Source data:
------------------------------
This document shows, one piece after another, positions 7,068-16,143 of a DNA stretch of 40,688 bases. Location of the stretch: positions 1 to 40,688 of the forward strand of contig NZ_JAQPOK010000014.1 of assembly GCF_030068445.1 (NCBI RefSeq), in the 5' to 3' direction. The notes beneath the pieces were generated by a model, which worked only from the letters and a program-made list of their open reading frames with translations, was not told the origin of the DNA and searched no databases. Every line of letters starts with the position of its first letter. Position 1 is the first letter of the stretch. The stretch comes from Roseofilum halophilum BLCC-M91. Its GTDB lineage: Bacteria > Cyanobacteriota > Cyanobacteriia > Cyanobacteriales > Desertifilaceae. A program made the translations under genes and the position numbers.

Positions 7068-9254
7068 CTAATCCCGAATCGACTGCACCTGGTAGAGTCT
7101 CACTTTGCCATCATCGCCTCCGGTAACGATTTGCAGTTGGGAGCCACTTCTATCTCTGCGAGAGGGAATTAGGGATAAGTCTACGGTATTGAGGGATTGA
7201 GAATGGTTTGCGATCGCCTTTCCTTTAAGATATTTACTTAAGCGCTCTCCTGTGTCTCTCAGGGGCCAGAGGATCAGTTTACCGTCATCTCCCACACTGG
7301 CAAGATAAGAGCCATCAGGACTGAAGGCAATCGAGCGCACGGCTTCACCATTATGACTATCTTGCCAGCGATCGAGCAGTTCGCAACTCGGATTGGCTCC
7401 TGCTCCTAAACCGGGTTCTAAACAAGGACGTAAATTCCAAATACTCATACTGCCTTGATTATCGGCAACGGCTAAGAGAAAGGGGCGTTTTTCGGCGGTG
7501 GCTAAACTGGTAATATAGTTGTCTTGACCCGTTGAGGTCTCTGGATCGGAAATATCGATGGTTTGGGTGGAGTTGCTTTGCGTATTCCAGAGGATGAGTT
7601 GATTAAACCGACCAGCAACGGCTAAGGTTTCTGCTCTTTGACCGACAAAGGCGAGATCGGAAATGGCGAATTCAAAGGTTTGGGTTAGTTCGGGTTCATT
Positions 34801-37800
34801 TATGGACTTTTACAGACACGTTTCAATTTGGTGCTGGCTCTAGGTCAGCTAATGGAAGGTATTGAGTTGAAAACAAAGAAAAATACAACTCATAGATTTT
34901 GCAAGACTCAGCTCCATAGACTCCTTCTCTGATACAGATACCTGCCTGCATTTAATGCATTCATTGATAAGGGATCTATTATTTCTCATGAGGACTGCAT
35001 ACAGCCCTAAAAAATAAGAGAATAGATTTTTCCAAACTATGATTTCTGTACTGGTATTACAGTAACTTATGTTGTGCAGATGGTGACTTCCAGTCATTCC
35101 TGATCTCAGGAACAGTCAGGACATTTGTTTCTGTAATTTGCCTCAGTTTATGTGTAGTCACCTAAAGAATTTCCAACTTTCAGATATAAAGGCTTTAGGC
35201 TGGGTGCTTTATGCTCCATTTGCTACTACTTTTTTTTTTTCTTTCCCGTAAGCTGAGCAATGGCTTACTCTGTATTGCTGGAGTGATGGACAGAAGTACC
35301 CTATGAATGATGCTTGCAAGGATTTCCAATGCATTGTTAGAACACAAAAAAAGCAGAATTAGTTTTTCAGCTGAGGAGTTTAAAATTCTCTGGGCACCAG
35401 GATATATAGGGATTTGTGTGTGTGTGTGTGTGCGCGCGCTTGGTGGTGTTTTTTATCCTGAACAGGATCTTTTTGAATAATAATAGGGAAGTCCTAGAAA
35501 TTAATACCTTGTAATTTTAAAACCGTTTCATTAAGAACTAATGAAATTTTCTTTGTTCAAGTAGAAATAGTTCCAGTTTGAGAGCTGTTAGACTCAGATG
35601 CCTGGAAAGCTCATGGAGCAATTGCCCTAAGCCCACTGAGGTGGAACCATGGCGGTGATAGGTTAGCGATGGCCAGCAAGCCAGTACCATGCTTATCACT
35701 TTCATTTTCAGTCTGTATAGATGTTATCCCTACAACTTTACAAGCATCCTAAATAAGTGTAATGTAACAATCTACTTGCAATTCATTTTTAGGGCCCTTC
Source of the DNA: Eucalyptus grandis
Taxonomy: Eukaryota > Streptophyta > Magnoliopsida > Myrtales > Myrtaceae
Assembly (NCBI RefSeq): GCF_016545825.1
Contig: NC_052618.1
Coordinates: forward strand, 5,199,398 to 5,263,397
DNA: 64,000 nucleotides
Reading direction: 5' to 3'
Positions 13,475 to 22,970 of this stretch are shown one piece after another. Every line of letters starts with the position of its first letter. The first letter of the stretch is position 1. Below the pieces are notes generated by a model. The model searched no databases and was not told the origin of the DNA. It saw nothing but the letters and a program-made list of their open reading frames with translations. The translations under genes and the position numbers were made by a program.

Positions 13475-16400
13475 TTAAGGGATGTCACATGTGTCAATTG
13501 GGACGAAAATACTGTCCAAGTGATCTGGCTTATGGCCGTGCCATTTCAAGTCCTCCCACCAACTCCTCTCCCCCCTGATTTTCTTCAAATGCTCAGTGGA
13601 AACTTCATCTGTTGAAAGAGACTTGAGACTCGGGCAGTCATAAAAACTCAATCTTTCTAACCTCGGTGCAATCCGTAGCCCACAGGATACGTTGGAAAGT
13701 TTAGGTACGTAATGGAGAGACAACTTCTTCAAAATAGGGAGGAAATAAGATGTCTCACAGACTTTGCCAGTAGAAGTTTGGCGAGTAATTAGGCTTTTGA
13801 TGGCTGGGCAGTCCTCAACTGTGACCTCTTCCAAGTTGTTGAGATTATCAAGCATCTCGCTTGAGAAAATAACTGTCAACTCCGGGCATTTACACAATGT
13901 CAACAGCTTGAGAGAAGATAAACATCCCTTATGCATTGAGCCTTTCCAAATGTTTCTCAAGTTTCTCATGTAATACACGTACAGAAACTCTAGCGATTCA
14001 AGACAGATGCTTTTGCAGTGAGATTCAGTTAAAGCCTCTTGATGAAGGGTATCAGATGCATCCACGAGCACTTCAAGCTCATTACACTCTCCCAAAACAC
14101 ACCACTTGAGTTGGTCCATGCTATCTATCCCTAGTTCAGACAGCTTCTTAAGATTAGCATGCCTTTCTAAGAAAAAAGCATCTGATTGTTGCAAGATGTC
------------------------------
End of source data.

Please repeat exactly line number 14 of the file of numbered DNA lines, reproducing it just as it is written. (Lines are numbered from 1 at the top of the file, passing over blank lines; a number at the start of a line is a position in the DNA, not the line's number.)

35101 TGATCTCAGGAACAGTCAGGACATTTGTTTCTGTAATTTGCCTCAGTTTATGTGTAGTCACCTAAAGAATTTCCAACTTTCAGATATAAAGGCTTTAGGC